UK Wind Power Exceeds Coal During Storm, Continues to Break Energy Records
As the UK cleans up after being lashed by the remnants of Hurricane Bertha, which brought summer flooding and travel disruption, it is also reaping the benefits of a boost to the country’s wind industry brought by the storm, with output hitting near record highs.
A surge in wind power say clean energy outstrip coal in the UK. Creative Commons: Tom, 2010
Wind power met almost 16 percent of the UK’s power demand on Monday morning, and 13.1 percent of demand over the preceding 24 hours.
The strong performance meant wind power output exceeded coal power—which accounted for 11.3 percent, according to trade body EnergyUK.
It also took output to levels close to the record set during last December when wind energy met 10 percent of electricity demand throughout the month and peaked at 17 percent of demand.
The UK has broken a series of wind records over the past 12 months, and last week new government figures confirmed that 2013 had seen around 15 percent of electricity in the country come from renewables—7.9 percent of which was provided by onshore and offshore wind turbines.
The plentiful supply of wind energy is also helping to pick up the slack this week as French energy companies EDF was forced to shut down four nuclear reactors in the UK.
The reactors are expected to remain closed for eight weeks—after a fault was found in a boiler unit—but National Grid have said the closures should not affect the UK’s energy supply.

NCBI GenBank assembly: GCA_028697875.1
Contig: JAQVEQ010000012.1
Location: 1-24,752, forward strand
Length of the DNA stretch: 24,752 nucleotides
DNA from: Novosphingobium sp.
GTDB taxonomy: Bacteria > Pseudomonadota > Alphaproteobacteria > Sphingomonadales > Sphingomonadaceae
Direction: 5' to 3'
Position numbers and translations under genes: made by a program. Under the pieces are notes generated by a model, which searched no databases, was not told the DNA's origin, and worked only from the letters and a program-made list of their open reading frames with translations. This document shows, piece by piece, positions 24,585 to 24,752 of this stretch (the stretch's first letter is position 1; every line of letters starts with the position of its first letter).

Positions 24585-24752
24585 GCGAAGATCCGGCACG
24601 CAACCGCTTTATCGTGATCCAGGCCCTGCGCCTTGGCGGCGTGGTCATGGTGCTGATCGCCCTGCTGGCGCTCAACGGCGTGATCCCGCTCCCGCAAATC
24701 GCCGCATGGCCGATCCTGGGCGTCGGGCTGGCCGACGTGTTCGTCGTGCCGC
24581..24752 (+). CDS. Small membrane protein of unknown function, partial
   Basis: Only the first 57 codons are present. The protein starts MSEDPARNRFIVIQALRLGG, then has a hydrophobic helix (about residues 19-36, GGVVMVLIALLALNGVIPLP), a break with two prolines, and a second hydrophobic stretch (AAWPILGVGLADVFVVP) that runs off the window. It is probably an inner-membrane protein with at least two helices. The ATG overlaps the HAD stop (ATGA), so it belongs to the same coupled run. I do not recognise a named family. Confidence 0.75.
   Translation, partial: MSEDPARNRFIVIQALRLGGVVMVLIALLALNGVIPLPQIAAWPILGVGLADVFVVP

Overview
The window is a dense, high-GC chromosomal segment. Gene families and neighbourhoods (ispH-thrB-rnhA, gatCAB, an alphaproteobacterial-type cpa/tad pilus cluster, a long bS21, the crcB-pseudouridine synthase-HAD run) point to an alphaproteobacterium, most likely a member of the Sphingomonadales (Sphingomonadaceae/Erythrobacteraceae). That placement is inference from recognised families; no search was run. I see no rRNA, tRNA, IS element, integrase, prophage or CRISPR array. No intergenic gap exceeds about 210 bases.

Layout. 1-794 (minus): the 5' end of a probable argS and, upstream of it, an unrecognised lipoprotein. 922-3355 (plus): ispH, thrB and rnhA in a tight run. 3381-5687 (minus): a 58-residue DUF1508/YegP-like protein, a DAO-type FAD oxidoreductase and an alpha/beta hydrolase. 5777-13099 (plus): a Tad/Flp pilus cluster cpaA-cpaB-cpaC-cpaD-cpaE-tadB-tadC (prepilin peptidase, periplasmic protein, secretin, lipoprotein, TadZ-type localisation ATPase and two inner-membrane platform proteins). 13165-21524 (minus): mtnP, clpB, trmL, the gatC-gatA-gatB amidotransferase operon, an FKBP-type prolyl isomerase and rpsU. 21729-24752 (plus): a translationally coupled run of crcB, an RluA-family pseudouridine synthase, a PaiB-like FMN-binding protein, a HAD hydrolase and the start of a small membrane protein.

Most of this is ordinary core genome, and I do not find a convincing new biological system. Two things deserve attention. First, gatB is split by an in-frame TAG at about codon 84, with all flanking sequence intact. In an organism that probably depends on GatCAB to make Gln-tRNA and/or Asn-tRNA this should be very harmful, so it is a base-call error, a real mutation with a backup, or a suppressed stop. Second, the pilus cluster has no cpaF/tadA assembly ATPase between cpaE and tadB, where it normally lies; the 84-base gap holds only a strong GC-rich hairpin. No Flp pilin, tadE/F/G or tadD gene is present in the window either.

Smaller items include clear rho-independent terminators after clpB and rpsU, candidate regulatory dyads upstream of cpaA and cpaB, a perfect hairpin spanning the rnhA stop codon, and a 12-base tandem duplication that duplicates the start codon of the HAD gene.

It told the Financial Times:
Demand is low at this time of year, and a lot of wind power is being generated right now.
This is an ironic turn of events, with critics of renewables arguing that surges in output caused by weather conditions create problems as renewable energy can not provide a reliable supply.
They argue such sources of energy will also fail to deliver the needed steep emissions reductions as back-up power capacity is still needed.
But the National Grid has said it can manage high levels of variable renewables, and this week’s events have shown that large reactors and generators can also suddenly go offline with no warning.
As recent government figures have show, in 2013 the load factors from onshore and offshore wind actually exceeded or equaled that of gas at nearly 28 percent.
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